Abu Dhabi Islamic Bank's 2019 profit climbs as lender presses on with digital transformation
The lender is maintaining cost discipline across business lines as it continues to invest in digital transformation
Abu Dhabi Islamic Bank, the biggest Sharia-compliant lender in the emirate, reported a 4 per cent rise in the full-year net profit, as revenues climbed and income from investments rose.
Net profit for the 12-month period ending December 31, reached Dh2.6 billion, the bank said in a statement to the Abu Dhabi stock exchange, where its shares trade. Operating profit increased 4.4 per cent to Dh3.26bn, boosted by a 30.7 per cent increase in investment income. A 23.6 per cent rise in foreign exchange income also helped a rise in annual operating profit.
“At a time when competition in the banking industry has intensified, we were able to grow our revenues reflecting successful business strategies and product propositions," said Mazin Manna, ADIB group chief executive. "This underlying performance, coupled with progress in our long-term strategic initiatives, helped us generate a significant return on shareholder value of 18.6 per cent.”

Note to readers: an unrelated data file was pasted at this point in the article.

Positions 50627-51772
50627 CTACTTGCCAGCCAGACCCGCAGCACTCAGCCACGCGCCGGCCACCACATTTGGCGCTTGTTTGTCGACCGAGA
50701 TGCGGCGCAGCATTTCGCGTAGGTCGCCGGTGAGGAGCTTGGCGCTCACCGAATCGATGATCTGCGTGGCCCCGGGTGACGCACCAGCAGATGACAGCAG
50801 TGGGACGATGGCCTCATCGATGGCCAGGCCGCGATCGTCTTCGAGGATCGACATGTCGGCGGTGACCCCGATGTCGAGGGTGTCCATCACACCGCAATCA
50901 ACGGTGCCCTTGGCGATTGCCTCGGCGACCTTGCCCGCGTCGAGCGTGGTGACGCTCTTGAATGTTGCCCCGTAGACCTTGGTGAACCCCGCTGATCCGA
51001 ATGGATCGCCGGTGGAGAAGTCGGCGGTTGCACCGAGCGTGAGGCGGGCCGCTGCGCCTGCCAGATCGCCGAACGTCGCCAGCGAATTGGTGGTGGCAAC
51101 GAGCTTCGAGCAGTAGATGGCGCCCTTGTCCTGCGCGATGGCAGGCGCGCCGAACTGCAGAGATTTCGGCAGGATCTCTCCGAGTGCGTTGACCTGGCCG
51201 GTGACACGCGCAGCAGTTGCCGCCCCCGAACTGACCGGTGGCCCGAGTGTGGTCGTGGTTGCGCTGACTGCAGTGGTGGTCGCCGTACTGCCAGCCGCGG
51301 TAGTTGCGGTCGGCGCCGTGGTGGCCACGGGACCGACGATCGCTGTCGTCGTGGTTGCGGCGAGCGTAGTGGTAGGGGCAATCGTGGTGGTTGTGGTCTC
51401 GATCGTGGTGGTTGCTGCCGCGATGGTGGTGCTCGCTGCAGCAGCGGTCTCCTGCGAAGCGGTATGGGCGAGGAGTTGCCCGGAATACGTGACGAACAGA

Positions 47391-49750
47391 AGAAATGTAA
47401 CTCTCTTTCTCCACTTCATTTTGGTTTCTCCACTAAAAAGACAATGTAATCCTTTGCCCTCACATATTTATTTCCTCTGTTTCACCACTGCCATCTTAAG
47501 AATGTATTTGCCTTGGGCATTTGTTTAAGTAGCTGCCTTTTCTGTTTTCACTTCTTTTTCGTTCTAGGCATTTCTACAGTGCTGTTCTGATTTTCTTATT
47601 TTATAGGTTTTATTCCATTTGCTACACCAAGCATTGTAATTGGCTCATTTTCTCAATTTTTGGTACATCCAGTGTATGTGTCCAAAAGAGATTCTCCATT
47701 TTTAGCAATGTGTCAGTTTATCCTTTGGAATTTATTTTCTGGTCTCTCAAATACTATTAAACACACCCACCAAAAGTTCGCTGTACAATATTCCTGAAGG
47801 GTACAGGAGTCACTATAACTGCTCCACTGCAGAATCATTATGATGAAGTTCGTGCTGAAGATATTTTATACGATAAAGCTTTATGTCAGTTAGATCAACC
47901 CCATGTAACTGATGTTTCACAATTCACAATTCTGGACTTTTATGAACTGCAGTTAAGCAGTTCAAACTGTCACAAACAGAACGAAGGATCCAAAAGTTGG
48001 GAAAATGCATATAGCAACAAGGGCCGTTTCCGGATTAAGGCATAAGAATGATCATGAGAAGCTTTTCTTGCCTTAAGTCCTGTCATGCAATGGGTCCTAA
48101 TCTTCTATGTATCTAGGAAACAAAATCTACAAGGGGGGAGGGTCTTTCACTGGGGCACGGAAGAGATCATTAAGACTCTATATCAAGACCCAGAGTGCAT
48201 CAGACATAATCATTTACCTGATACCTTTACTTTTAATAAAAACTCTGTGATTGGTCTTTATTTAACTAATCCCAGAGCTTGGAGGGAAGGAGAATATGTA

Group net revenues for the reporting period climbed 2.5 per cent to Dh5.92bn. Growth in customer finance underpinned the rise in annual revenue, the bank said. Credit provisions and impairments for loans in 2019, however, increased 6.1 per cent to Dh658.1 million. ADIB’s total assets as at the end of last year rose 0.6 per cent to Dh125.9bn.
The bank is digitally transforming its branch network across the UAE and investing in new products and services for tech-savvy clients as it looks to increase efficiencies and broaden its customer base.
The development of a digital proposition for Generation Y – millennials born between 1982 to 2004 – and an overhaul of its branch network are running in parallel as part of the bank’s digital strategy, ADIB’s head of global retail banking, Philip King told The National in January.
ADIB, in the first phase of tech transformation, has so far reconfigured 75 of its 87 branches and has trained 98 per cent of its staff to cope with emerging technology. The digital push has already resulted in a 48 per cent rise in average monthly credit card sales and a 25 per cent improvement in teller waiting time, he said at the time.
The bank is also reconsidering its footprint in the UAE by merging some of its branches, with four in Abu Dhabi already combined into one big branch that now serves its priority, business and mass banking clients.
Updated: February 13, 2020 02:10 PM